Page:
This gathering now forms a BT Projects Team and its sole purpose is to address the issue of multitasking.

Decide on Active Projects

The meeting will help your IT Team to identify and only focus on the most important projects until these are completed.

Agree to Stop the Other Projects

The BT Projects Meeting has a mandate to stop all the other projects that have the potential to side-track focus of your IT Team.

How to handle new projects

New projects can be planned well in advance or may come in from the side. In both cases each such project should be evaluated and ranked according to criticality, taking into account the other running projects.

This meeting should continuously decide whether new projects will be included in the list of active projects or not and if yes, which other projects are stopped in return. The meeting should therefore be held on a frequent basis.

Insight: Less Multitasking, More Focus! Projects Get Done!

Blog Article 4 - 7 Steps to Balance the Business Technology Project Portfolio

Growing Dissent?

The project throughput did greatly accelerate, but, as usual, a new challenge will surface. Growing dissent is a given when certain projects are favoured to others, some never make it to the list of active projects and prioritisation is skewed by a rigid process. The IT team is overworked and under constant strain.

It’s evident that a higher level of flexibility needs to be built in. Prioritisation now becomes an art called “Balancing the Project Portfolio” and the basics of this are covered in this blog article.

Classify Projects According to their Value Proposition to the Business

In this step, projects are classified according to their Value Proposition (VP) to business for the sake of comparability. This will result in a separate list projects for each VP, greatly assisting with prioritisation.

Business Strategy Should Drive Project Focus

A BT Project Portfolio should reflect Business Strategy. A way to achieve this is to use a predetermined distribution of attention (i.e. time spent) on the different VP lists as guideline during BT Projects Team meetings.

Decide on Resource Availability

Also in line with Business Strategy, the available time of IT Resources should be reserved for the different VPs.

Understand the Resources Required for each Project

For each project, the time that will be used per IT resource pool, should be estimated.

Agree on how to balance the BT Project Portfolio

The BT Projects Team now needs to have a relook at the currently running projects. Questions to be asked:

  • Are all critical projects getting attention?
  • Do the maximum number of projects get done?
  • Are they completed in the shortest amount of time with the least amount of multi-tasking by individual resources?
  • How do we achieve the highest utilisation of resources without overstretching them?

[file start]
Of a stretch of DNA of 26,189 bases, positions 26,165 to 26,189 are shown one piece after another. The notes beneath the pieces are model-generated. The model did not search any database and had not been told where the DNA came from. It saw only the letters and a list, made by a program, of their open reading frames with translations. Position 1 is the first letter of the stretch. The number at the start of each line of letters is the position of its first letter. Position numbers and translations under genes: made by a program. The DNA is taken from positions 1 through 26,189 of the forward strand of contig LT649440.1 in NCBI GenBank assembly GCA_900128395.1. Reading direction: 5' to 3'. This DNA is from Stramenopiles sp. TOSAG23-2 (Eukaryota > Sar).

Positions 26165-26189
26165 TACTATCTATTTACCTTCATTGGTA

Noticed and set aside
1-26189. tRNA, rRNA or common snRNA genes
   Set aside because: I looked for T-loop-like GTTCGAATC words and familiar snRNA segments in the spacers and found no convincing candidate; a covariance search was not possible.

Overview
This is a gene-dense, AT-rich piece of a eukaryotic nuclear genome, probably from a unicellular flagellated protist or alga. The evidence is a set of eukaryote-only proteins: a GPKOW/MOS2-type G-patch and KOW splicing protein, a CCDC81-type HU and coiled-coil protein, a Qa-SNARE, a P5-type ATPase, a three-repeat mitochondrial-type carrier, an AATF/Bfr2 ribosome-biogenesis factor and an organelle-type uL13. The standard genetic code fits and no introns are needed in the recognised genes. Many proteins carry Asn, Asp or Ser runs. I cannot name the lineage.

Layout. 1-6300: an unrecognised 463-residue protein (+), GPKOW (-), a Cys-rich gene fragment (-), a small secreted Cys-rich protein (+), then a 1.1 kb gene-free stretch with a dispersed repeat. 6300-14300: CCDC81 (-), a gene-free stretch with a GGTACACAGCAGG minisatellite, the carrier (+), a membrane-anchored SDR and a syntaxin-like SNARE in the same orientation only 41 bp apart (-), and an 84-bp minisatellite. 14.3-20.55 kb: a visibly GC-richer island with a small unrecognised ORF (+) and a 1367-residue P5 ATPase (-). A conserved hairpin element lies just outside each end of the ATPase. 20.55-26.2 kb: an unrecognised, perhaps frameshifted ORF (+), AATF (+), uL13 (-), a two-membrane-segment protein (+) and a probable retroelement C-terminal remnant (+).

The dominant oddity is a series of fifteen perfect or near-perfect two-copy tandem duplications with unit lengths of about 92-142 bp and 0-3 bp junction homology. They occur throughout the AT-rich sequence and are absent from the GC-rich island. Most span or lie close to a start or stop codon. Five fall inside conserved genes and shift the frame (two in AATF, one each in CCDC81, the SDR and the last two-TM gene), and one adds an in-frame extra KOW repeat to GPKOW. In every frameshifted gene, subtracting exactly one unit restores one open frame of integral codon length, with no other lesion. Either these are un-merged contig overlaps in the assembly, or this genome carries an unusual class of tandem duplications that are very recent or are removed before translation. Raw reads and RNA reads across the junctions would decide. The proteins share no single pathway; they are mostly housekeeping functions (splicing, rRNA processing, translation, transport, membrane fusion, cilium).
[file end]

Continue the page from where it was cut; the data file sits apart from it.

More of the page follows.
Record Resource Time for BT Projects

This step requires you to collect the time logged per resource per project for the later comparison with estimated times.

Embed Learning into the Process

Learn from the data and make adjustments to improve.

Insight:  Projects Running Smoothly, Much more Satisfaction.

 

Glossary of Terms Used Throughout the Series

Name
Explanation 
VP(s) 
Value Proposition of IT to the Business; also used to indicate the level of adoption of technology by the business; the Relevant IT Framework identifies four distinct VPs.
SME(s) 
Small and medium-sized enterprise as compared to Enterprise or large enterprise, usually an IT user base between 50 - 1000.
IT Team 
An Information TechnologyTeam is a traditional grouping of people around IT related roles in an organisation.
IT Manager 
Traditional role that leads the IT Team. 
BT 
The term Business Technology is used to indicate a shift in the positioning of Information Technology Management to the very centre of the organisation involving all stakeholders in order to drive every aspect of business. 
BT Manager
Business Technology Manager
BT Stakeholder(s) 
A Business Technology Stakeholder is any person that has a vested interest in a BT Project or function
BT Leader(s) 
A Business Technology Leader is a business leader that takes responsibility for adopting or driving technology at a certain level of business, closely related to one of the four VPs
BT Project(s) 
A Business Technology Project directly improves the business and has an IT component to it; it often spans across business functions, involving multiple stakeholders.
BT Project Portfolio 
A list of all BT Projects across all business functions and VPs
BT Projects Team 

A Business Technology Projects Team consists of BT Leaders responsible for the maintenance, prioritisation, resource management and balancing of a BT Project Portfolio.


If you have any stories about project management mishaps or successes for your business, please share them in the comments.

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About the Author

More than 20 years of experience in Information Technology with a primary focus on designing and developing software solutions on all application tiers. Also, solid theoretical background in curriculum studies and hobby thinker on new education.